BIODEGRADATION OF ENERGETIC COMPOUNDS IN ANAEROBIC FLUIDIZED BED REACTORS
Two anaerobic fluidized bed reactors (AFBRs) were used to study the biological degradation of organic energetic compounds. During the first half of the study, the synthetically produced wastewater contained 95 mg/L of the compound 2,4,6-trinitrotoluene (TNT), which was co-metabolized
with 560 mg/L ethanol. During the second half of the study, the TNT was replaced with 16 mg/L hexahydro-1,3,5-trinitro-1,3,5-triazine (RDX) and 1.1 mg/L octahydro-1,3,5,7- tetranitro-1,3,5,7-tetrazocine (HMX). Granular activated carbon (GAC) was selected as attachment medium for
the first AFBR, which was preloaded with 200 g of TNT, before addition of the seed culture. During the first three weeks of operation, the ethanol was completely degraded, although no methane production was observed. Analysis of the effluent inorganic carbon content, however, indicated equivalent
conversion of the ethanol to dissolved inorganic carbon, with accumulation of carbon dioxide in the reactor headspace. Once the oxygen from the nitro groups of the preloaded TNT was depleted, methane production started. The TNT degradation intermediates which were observed were 2,4,6-triaminotoluene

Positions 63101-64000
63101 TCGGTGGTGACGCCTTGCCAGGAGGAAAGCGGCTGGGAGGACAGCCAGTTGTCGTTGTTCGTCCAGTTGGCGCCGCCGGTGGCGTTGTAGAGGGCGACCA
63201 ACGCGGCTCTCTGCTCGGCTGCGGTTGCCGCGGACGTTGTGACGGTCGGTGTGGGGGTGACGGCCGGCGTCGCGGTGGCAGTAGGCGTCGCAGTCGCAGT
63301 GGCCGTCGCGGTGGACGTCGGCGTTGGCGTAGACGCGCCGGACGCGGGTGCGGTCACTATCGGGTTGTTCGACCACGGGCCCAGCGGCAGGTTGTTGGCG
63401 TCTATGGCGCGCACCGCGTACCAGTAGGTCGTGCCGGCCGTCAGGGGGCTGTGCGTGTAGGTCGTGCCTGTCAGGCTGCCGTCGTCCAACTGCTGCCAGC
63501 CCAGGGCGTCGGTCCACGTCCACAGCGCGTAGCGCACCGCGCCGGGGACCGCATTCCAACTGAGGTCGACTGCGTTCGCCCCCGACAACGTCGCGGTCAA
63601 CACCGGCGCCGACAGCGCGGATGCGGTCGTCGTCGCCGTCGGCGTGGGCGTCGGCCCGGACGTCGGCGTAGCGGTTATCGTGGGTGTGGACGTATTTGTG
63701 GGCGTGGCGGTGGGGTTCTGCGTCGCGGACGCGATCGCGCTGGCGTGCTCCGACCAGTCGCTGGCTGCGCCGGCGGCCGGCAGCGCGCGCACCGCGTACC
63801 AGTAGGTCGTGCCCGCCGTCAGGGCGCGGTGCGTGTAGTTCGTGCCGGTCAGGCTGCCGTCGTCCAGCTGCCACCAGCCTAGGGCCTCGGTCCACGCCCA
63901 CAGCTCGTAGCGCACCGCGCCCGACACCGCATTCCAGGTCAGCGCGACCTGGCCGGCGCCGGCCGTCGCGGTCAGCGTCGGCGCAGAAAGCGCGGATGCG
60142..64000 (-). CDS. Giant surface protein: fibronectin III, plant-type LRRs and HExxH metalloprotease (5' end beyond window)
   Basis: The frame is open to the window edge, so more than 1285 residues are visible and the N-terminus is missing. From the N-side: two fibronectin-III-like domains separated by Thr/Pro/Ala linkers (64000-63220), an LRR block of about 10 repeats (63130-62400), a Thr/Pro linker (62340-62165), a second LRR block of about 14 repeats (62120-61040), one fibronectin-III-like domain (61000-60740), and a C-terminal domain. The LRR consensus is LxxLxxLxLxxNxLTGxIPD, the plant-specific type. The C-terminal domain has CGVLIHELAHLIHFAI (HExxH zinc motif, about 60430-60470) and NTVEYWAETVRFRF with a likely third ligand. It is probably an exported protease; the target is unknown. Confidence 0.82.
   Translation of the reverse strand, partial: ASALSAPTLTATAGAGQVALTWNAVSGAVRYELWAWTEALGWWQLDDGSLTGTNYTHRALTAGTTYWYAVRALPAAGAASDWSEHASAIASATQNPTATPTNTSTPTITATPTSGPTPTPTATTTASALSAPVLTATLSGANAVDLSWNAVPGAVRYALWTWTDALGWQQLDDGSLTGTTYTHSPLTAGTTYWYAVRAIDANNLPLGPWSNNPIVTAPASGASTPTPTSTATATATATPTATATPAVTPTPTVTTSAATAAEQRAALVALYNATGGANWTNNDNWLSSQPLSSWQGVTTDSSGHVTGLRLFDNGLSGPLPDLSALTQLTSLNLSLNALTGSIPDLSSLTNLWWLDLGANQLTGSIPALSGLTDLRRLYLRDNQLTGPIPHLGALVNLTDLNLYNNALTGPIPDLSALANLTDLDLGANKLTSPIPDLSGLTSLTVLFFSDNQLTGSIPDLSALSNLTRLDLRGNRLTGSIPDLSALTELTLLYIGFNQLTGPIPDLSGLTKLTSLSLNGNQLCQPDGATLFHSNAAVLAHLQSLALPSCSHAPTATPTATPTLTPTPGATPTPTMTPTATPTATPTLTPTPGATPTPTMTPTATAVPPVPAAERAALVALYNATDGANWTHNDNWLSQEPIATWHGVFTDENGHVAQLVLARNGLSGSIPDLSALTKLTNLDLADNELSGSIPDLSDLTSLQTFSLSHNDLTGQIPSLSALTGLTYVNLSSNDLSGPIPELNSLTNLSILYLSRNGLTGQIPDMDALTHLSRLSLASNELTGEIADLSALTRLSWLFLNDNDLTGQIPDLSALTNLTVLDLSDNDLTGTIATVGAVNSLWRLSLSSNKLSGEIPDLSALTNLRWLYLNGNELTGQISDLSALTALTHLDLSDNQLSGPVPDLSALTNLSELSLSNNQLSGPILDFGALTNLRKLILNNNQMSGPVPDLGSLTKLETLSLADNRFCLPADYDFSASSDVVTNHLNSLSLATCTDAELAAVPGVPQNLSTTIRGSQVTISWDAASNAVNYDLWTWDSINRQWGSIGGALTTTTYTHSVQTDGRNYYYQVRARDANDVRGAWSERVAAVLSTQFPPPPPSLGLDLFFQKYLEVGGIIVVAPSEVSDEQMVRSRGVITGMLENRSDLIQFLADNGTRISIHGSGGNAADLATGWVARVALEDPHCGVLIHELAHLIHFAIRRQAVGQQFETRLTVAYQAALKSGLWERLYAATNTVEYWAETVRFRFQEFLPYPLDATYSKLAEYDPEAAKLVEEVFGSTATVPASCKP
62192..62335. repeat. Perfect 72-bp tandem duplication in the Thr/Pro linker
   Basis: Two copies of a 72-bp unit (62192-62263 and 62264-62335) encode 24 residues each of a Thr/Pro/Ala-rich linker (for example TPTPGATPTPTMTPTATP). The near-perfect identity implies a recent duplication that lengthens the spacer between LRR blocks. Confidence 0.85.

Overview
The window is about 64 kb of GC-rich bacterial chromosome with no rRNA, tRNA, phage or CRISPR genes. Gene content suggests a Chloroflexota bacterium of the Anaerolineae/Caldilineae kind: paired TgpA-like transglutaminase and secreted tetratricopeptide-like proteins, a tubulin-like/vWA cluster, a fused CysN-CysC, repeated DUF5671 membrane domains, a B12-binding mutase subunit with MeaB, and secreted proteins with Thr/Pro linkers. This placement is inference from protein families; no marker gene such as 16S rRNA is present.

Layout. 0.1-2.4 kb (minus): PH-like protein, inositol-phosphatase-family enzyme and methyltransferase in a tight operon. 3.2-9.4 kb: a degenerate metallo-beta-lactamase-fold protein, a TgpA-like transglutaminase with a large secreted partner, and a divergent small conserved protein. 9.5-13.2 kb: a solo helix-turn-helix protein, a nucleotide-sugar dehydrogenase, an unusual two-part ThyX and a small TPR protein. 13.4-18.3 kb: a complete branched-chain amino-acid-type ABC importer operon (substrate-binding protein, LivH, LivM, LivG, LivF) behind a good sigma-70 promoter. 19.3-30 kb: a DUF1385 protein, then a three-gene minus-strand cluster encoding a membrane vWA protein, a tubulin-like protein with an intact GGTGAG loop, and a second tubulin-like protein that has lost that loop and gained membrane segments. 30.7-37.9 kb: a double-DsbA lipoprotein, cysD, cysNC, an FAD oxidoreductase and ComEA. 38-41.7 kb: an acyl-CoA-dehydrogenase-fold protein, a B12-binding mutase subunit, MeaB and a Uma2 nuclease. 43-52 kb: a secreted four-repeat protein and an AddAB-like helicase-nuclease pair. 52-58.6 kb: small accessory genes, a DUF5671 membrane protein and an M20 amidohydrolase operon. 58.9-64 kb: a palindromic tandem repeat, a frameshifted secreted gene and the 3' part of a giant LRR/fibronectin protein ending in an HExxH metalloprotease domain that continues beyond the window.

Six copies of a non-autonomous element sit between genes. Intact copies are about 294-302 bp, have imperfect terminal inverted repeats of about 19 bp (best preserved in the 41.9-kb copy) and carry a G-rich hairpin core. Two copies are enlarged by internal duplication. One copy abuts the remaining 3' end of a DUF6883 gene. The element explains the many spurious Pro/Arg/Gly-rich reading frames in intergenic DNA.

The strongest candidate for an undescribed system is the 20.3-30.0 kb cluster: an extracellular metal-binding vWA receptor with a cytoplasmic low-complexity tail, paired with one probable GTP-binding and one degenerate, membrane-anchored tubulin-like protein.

(TAT), 2,4-diamino- 6-nitrotoluene (2,4-DA-6-NT), 2,6-diamino-4-nitrotoluene (2,6-DA-4-NT), 2-amino-4,6- dinitrotoluene (2-A-4,6-DNT), and 4-amino-2,6-dinitrotoluene (4-A-2,6-DNT). After operating for a period of 200 days, no TAT, or any other intermediates, was observed in the AFBR effluent
for a period of 60 days, at which point the AFBR was disrupted for the extraction of GAC. From this point onward, TAT was again constantly observed. It is possible that TAT was being degraded anaerobically during this period, although the phenomenon did not repeat itself. Less complete degradation
of TNT, RDX and HMX was consistently observed on the sand attachment medium AFBR than on the GAC-AFBR. This could be attributed to the superior microbial attachment properties of the GAC, or to catalytic properties of the GAC surface. A secondary activated sludge treatment step followed both
AFBRs, which aerobically degraded all residual TNT, RDX, HMX and intermediates.
More about this publication?